WEDNESDAY, Jan. 16, 2019 (HealthDay News) — The incidence and progression of coronary artery calcium (CAC) in South Asians may be an important prognostic marker of cardiovascular disease, according to a study published online Jan. 11 in the Journal of the American Heart Association.
Alka M. Kanaya, M.D., from the University of California in San Francisco, and colleagues calculated CAC incidence and progression rates and any CAC change using data from the Mediators of Atherosclerosis in South Asians Living in America study for 698 individuals. CAC incidence and progression rates were compared to those in the Multi-Ethnic Study of Atherosclerosis (MESA) cohort.
The researchers found that the age-adjusted CAC incidence was 8.8 and 3.6 percent in men and women, respectively, among those with no CAC at baseline. Median annual CAC progression was 26 and 13 for men and women. Compared with the MESA cohort, age-adjusted CAC incidence was similar in South Asian men compared with white, black, and Latino men but was significantly higher than that seen in Chinese men (11.1 versus 5.7 percent). Chinese, black, and Latino men had significantly less CAC change compared with South Asian men after adjustment for confounders; no differences were seen for South Asian and white men. No difference in CAC incidence or progression was seen for South Asian women and women in the MESA cohort.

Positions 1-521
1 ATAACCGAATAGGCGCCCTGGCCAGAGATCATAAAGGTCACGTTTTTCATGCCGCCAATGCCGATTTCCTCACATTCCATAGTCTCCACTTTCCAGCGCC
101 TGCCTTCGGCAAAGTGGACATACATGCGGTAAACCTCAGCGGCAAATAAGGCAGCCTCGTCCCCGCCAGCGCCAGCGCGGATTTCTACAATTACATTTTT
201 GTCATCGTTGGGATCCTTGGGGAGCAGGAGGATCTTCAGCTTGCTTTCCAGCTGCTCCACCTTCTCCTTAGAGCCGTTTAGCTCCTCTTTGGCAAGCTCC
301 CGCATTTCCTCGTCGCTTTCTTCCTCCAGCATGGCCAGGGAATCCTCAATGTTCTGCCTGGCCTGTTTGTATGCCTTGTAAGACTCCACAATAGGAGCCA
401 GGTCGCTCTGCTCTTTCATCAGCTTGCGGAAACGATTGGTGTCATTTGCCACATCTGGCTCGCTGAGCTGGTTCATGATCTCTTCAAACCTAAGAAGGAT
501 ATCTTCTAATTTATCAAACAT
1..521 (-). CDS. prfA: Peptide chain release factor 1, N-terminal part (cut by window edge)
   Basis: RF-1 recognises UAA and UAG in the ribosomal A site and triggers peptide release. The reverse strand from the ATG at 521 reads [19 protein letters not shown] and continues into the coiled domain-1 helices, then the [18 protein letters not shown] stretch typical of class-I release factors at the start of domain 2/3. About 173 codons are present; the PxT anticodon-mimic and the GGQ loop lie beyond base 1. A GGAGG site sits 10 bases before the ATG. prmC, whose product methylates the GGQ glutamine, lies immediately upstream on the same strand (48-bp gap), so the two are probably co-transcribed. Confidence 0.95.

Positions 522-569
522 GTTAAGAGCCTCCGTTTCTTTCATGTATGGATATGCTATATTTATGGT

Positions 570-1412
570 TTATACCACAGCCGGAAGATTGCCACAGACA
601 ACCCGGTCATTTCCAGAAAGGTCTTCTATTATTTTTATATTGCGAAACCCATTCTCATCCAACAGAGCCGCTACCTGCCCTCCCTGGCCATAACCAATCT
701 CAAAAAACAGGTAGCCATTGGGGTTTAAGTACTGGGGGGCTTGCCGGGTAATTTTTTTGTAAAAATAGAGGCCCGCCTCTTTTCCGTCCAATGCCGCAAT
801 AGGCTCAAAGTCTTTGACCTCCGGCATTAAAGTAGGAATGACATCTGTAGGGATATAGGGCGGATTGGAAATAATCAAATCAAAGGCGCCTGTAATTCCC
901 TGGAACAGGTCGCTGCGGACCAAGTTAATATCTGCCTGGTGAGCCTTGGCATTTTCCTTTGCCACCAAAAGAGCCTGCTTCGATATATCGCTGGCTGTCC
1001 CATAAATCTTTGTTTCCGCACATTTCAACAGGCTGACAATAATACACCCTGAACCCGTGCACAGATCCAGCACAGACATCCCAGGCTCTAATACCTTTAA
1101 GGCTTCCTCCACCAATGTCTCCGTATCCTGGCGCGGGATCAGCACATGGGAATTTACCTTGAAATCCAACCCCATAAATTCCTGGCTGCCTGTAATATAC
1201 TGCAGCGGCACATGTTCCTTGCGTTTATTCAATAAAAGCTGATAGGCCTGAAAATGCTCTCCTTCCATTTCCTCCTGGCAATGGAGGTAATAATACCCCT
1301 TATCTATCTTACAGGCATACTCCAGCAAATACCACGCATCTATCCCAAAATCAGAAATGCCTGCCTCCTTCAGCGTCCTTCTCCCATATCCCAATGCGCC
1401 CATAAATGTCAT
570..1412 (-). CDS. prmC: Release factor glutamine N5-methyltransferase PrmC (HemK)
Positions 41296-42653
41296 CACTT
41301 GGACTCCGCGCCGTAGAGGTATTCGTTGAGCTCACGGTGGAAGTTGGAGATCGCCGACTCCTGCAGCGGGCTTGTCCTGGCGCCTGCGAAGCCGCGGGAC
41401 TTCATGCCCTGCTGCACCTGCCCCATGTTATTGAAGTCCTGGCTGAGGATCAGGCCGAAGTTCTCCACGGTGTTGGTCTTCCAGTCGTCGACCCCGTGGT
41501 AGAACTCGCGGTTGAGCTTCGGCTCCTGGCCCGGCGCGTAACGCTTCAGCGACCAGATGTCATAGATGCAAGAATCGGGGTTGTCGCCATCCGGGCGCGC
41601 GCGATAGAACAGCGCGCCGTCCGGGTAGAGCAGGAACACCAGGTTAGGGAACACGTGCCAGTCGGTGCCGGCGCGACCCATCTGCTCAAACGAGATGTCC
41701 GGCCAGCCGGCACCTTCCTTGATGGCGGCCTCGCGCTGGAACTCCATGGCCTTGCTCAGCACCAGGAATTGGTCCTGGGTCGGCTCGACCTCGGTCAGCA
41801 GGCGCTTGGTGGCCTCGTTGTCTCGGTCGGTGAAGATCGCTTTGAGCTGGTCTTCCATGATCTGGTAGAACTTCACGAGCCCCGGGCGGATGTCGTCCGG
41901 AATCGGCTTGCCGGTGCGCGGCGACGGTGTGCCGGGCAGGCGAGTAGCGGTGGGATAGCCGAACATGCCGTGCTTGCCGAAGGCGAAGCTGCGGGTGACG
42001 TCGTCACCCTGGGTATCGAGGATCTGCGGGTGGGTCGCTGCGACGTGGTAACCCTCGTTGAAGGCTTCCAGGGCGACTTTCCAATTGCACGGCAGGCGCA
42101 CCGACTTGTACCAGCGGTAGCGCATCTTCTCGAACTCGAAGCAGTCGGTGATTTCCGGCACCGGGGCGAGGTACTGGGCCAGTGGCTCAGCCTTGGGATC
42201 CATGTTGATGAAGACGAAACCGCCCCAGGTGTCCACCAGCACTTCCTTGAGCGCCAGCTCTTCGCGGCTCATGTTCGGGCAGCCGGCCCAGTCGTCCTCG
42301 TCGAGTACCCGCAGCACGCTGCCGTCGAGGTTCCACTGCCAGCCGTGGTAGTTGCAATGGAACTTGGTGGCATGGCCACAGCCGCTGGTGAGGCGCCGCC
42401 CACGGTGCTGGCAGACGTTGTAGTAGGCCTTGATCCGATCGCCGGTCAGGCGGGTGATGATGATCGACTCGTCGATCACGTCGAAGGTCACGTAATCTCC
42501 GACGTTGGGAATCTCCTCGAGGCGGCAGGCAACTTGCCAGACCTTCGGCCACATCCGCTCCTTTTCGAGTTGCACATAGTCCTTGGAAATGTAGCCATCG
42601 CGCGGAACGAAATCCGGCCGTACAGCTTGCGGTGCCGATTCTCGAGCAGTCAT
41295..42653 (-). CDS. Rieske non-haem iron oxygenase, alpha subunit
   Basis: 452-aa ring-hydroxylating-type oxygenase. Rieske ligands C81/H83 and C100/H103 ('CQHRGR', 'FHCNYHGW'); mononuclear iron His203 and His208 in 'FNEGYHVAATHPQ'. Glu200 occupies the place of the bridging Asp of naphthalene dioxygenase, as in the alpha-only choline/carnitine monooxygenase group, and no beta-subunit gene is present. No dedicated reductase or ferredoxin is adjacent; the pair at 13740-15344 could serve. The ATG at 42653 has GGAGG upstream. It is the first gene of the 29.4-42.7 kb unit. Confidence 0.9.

“Both CAC burden and progression have been shown to be independent predictors of coronary heart disease in whites, blacks, Latinos, and Chinese Americans,” Kanaya said in a statement. “The next step for us is to determine if CAC burden and/or progression predicts those at highest risk of having a heart attack or stroke among South Asians.”
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